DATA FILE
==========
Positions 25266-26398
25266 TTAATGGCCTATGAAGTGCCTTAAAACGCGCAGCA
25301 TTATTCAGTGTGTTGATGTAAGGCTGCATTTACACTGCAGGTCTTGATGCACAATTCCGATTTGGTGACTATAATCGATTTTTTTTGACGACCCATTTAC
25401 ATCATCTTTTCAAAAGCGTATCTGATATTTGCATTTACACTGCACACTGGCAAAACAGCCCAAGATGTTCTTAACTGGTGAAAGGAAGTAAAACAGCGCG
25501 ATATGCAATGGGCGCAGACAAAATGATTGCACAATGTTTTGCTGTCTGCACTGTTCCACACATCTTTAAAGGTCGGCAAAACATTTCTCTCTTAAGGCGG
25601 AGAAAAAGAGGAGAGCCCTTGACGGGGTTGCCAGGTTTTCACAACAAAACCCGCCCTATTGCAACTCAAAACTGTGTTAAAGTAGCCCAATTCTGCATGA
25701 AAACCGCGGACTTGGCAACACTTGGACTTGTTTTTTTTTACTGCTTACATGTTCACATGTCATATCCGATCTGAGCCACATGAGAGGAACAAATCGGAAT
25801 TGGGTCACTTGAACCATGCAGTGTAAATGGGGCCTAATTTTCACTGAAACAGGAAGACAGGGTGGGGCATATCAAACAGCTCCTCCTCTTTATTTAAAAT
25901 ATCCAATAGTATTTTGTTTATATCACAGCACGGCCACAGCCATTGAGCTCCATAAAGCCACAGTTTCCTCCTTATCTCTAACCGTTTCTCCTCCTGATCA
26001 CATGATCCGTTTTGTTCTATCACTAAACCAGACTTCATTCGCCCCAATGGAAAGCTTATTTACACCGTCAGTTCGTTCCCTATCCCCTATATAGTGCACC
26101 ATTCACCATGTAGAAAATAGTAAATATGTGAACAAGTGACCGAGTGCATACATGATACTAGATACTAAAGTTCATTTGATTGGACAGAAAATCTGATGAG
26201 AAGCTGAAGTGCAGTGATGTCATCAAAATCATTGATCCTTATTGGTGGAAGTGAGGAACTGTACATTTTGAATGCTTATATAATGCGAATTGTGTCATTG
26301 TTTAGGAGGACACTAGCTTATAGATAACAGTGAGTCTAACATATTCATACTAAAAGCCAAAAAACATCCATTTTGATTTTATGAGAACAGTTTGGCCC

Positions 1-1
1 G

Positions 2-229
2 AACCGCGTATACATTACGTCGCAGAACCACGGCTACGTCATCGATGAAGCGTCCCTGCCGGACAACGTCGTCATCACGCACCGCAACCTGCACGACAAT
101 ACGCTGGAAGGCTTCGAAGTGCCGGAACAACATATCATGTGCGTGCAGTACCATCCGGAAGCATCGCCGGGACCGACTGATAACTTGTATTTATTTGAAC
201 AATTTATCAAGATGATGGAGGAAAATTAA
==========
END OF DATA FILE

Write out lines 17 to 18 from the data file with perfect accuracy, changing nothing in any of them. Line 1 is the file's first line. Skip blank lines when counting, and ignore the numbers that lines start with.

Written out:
2 AACCGCGTATACATTACGTCGCAGAACCACGGCTACGTCATCGATGAAGCGTCCCTGCCGGACAACGTCGTCATCACGCACCGCAACCTGCACGACAAT
101 ACGCTGGAAGGCTTCGAAGTGCCGGAACAACATATCATGTGCGTGCAGTACCATCCGGAAGCATCGCCGGGACCGACTGATAACTTGTATTTATTTGAAC